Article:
Tuesday, January 27, 2009

Photoshop Tip 7: The Spot Healing Brush

Today's Photoshop tutorial will show how to remove small glare spots, scratches, fuzz, cat hairs, and other boo boos.
(Think of this as the 'cosmetic surgery' of Photoshop)

final edited image at left, Cuppa Black, 10" x 10"

First, a few notes. Thanks to everyone who's had a chance to peruse these tips and has found them helpful.
Here's a really great quote (Thanks Doug!) from the very fine painter Doug Hoover:

"R. I just wanted to tell you, as a 20 year recovering creative veteran, your Photoshop posts are spot-on. You know your PSD stuff. For a full-time artist, I think Photoshop is invaluable. And the only way to get good at this is to do it over and over. I started using Photoshop in 1995 and haven't looked back... You rock... D.


So, onto to today's tutorial:

Repairing small glare spots, scratches, fuzz, and other boo boos with the Spot Healing Brush.
First, I've opened the usual set of two matching images, and then used the Zoom Tool to magnify what I want to correct: primarily the cat hair (how'd that get in there??). To use the Zoom tool, click on the icon in the bottom of the side tool box that looks like a tiny magnifying glass. Holding down your Ctrl Key, (Cmmd for Mac users), click on + to enlarge, and - to reduce. (that's the 'plus' and minus' keys respectively.

Photoshop has a great little tool called the Spot Healing Brush; it is located on the main toolbox and the icon looks like a little bandaid. For small repairs on photos you can't beat this tool.

The Spot Healing Tool is very easy to use. Click on the tool, and then set the size as needed in the toolbar above: click on 'Brush' and a drop down palette will let you size the tool. To use the tool to take away dust motes, tiny raised spots that caught the light, etc., simply click on the offending spot. It will automatically blend into the surrounding area.

For scratches or hairs on a straight line
, click on one end of the line (the circle below indicated that starting point of the tool); then hold hold the shift key, and click again. The whole line should correct. If you get color crossover, undo the step (Ctrl+Z) and do in shorter segments.

Below is the corrected photo (on the left) line gone!


  1. LOL! I love it when you use such technical terms such as "boo boos". Yer talkin' at my level R.!

  2. Thank you so much for these tutorials. I've had photoshop at work for years, but only use it enough to be a danger to myself! You make it seem so easy - up to this point I have been totally intimidated by the program. Thanks.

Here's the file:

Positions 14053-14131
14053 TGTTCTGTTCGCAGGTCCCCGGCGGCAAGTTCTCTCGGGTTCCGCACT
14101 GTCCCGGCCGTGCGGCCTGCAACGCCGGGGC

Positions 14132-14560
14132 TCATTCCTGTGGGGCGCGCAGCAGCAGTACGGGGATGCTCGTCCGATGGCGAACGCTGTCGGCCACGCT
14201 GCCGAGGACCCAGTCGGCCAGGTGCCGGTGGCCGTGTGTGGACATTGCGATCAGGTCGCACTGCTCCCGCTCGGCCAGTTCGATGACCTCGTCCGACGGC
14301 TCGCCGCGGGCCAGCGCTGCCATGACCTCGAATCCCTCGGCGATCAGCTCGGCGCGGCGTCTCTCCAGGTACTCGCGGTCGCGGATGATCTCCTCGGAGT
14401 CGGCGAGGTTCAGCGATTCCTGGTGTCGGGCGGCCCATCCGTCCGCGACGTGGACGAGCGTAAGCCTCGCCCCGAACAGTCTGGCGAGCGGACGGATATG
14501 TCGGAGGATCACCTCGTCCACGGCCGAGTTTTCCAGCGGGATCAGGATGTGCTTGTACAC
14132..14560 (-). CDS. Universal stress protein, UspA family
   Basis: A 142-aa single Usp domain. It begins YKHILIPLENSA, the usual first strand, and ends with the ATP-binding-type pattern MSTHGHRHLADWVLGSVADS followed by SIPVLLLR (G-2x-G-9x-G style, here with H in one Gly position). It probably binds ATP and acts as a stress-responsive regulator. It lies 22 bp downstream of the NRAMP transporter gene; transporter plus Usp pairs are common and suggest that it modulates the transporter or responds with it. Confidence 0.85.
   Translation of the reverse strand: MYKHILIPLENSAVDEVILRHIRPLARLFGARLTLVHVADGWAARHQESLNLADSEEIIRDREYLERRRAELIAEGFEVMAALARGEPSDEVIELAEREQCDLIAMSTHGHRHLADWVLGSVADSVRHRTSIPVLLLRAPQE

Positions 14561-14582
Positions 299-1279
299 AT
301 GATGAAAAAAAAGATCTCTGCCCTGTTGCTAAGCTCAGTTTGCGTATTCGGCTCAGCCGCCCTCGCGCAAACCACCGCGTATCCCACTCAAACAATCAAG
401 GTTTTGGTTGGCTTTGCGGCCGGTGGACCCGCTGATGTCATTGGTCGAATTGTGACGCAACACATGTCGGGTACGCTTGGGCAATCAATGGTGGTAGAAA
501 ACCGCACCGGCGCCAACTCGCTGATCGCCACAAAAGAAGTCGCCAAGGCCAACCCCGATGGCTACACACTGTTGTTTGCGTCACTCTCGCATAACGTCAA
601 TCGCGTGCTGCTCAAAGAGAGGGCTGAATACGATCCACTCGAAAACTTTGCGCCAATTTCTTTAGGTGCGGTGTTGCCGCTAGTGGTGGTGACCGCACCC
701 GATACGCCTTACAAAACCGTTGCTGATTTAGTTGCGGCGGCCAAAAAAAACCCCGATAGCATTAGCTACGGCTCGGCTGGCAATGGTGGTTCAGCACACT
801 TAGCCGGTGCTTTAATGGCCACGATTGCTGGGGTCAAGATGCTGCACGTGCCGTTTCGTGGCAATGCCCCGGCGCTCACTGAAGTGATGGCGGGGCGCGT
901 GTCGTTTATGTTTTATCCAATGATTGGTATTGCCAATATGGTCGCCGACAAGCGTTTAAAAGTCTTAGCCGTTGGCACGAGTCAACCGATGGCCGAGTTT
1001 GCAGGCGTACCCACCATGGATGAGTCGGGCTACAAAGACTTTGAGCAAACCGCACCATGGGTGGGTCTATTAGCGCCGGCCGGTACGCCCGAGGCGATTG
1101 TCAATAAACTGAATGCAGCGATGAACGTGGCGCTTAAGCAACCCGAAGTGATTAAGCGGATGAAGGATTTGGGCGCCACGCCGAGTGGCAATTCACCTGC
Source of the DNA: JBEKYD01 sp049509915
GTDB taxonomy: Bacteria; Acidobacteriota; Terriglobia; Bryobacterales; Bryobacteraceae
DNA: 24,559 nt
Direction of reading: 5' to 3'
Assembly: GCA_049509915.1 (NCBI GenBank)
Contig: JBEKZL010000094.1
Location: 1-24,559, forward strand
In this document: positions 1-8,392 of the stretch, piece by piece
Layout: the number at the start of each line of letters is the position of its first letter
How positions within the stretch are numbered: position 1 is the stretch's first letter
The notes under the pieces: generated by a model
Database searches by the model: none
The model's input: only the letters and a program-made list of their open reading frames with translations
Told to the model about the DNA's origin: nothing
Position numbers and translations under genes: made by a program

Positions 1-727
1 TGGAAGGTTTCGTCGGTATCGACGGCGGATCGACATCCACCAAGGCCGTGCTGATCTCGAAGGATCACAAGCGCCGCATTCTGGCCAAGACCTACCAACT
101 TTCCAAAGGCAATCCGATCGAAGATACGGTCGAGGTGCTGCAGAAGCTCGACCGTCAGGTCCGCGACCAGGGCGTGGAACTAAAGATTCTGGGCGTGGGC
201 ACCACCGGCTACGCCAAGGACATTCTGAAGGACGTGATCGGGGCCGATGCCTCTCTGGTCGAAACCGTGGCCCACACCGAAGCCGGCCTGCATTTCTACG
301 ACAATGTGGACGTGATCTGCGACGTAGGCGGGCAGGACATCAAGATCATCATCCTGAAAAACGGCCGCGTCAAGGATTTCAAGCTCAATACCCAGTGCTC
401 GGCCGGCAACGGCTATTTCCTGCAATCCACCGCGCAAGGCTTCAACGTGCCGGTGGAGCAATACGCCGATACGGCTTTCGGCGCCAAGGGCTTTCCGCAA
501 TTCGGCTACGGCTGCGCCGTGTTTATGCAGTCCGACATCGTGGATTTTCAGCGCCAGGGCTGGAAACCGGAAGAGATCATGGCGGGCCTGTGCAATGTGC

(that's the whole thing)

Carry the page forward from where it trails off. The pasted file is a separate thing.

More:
3. Thanks Sheila and Connie!
    For those who like to get technical, there's plenty of photo editing tutorials that can be found online (in Adobe forums, for instance).
    For most of us artists, though, I think we just don't care that much about the science and logarithms behind the tools, we just want to fix our photos fast-- and get back to painting!!

  4. Thanks so much for taking the time to put all these photoshop tutorials together! I've been reading your blog for awhile and have thoroughly enjoyed your posts and your beautiful artwork. I happened upon your blog because we were both online at artscuttlebutt at the same time and I remembered your name from the ASL summer art market. (My booth was directly across from you a few years ago.)
    Keep up the great work, and thanks again. I now have a few more techniques in my limited photoshop toolkit!
    Cheryl Anderson

  5. Cheryl, It is SO nice to hear from you! Are you going to do Summer Art Market this year?

    Thanks for your kind words on the Photoshop tips.

  6. Thanks for your message--it's nice to reconnect! I'm not sure about SAM, I took last year off but am leaning towards doing it again--even with the economy. At the very least it's great exposure. Are you going to do it this year?
    I would take a photoshop class with you at ASL--that's a great idea!

  7. this tutorial is very useful! thanks a lot for sharing them.


Thank you for your kind comments! They always make my day.